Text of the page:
The last month or so has been a bit crazy so I haven’t been doing much writing. During that time I did attend two conferences that I mentioned on this blog: ‘Christian Social Teaching and the Politics of Money’ at the University of Nottingham, and ‘Film-Philosophy’ at the University of Dundee.
I don’t think it’s really necessary to go through the papers I heard at Nottingham. On the whole, distributivism was the most heavily lauded approach (at least by conference organisers). Like any conference, there were a few ok papers and a few papers that left me shaking my head.
There were a few tendencies, however, that I found either worrying, perplexing or both. First, the conference was devoted to thinking about theological responses to a crisis that emerged out of European traditions regarding economics, government, and society. Why then were all such responses limited to these same traditions. Granted, there were papers presenting Jewish and Islamic perspectives on the issue, but the tenor of these papers was more comparative than challenging. There was no suggestion that these traditions offer any real alternative to the Christian interpretation of recent events. There was no discussion of liberation theology save for a few snide remarks about how the Pope’s recent encyclical reveals how the Vatican is really far more radical than the liberationists have ever been. I found this stance to be entirely guilty of the kind of epistemological coloniality that I discussed in my post on the Latin American politics conference. I’m not suggesting Latin American, Asian, African, or indigenous thinkers are inherently more adequate theorisers of religion, politics, and economics. I just think if one is attempting to challenge the current state of North Atlantic political economy, perhaps looking outside that geography might be a good place to start. I tried to make this point at the conference, but was never afforded the opportunity.
Second, and more related to distributivism in general, I was troubled by the way property figured into the various debates. There’s a great scene in Citizen Kane when a drunk Jebedah accosts Kane, saying:
You talk about the people as though you owned them, as though they belong to you. Goodness. As long as I can remember, you’ve talked about giving the people their rights, as if you can make them a present of Liberty, as a reward for services rendered…Remember the working man?… You used to write an awful lot about the workingman…He’s turning into something called organized labor. You’re not going to like that one little bit when you find out it means that your workingman expects something is his right, not as your gift! Charlie, when your precious underprivileged really get together, oh boy! That’s going to add up to something bigger than your privileges!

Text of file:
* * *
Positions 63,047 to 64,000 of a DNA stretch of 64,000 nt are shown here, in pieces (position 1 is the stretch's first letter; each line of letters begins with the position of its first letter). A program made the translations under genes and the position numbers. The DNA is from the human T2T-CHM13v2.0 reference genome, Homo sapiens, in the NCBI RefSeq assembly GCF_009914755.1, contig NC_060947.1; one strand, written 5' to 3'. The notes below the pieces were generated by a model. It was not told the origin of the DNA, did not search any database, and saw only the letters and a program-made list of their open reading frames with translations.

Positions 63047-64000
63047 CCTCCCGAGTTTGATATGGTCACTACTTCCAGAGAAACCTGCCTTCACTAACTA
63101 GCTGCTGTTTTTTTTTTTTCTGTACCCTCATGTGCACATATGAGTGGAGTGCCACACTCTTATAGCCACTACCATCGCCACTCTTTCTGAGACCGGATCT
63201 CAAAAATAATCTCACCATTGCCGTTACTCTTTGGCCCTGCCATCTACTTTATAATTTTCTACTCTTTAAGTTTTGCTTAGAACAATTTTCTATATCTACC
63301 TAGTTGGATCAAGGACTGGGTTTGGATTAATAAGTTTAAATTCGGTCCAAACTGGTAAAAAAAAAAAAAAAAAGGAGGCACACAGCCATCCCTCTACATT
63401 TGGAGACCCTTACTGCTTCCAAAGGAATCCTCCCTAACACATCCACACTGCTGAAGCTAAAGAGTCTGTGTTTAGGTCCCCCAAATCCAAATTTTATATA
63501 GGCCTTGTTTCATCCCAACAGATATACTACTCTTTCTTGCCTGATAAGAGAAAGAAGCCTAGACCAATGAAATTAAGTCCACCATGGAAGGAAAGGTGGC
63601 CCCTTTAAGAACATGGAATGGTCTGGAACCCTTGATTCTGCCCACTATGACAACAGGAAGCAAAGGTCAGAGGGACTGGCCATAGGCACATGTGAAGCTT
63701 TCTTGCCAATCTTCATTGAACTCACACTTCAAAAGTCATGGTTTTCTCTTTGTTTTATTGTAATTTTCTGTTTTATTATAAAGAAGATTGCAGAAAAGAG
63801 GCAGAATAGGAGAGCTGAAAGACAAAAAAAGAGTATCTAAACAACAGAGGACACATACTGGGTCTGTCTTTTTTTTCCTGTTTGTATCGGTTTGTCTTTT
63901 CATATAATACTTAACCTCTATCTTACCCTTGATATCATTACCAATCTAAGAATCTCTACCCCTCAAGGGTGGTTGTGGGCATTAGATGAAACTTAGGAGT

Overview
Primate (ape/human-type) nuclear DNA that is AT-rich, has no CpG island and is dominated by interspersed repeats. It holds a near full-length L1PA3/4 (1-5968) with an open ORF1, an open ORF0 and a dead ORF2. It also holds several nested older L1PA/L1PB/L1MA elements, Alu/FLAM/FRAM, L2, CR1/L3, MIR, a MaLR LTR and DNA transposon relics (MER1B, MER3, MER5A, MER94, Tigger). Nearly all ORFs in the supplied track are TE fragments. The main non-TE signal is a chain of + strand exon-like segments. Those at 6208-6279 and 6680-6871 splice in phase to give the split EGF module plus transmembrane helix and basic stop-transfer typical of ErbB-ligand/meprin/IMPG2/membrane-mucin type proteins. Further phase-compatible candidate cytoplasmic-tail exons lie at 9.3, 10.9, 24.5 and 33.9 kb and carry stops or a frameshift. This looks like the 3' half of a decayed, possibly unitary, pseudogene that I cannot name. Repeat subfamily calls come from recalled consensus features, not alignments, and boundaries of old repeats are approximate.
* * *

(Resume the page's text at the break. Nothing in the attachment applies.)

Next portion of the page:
The scene sums up my problem with any theory of political economy that does not challenge on the one hand, the ruling class’ claim to ownership of the means of production, and on the other, the very theories of property that legitimise these claims. I think that these are basic starting points for considering Christian social teaching and the politics of money.
Finally, there seemed to be a lot of papers that presented the old ‘popular theory x + Jesus.’ The unanswered question in these papers is always ‘Why do we need Jesus? What does he add?’
A week later I attended the ‘Film-Philosophy’ conference at the University of Dundee. In general the papers were solid, though many of them addressed issues that I have no interest in.
One paper that did touch on some points relevant to my research was Caroline Bainbridge’s keynote on feminist film. She focused on the institutional hurdles facing female directors. In a sense, my issue with this approach parallels my criticism of the conference on Christian social teaching. The criticism fails to escape the boundaries of the debate organised by the dominant theory: namely, auteur theory. Why single out female directors? Why not include female script writers who, in both film and theatre, face significant obstacles? Why not challenge the whole idea of auteur theory, which focuses on the power of the director in a manner consistent with masculinist understandings of hierarchy, rather than discussing the collective nature of the production of film? Feminist theory that argues ‘women deserve the same recognition, status or success as men’ is always far less compelling than that which argues ‘feminism offers an alternative reading of economic, political, and social relations.’
Anyway, it was nice to have a week almost entirely devoted to academic work rather than usual work.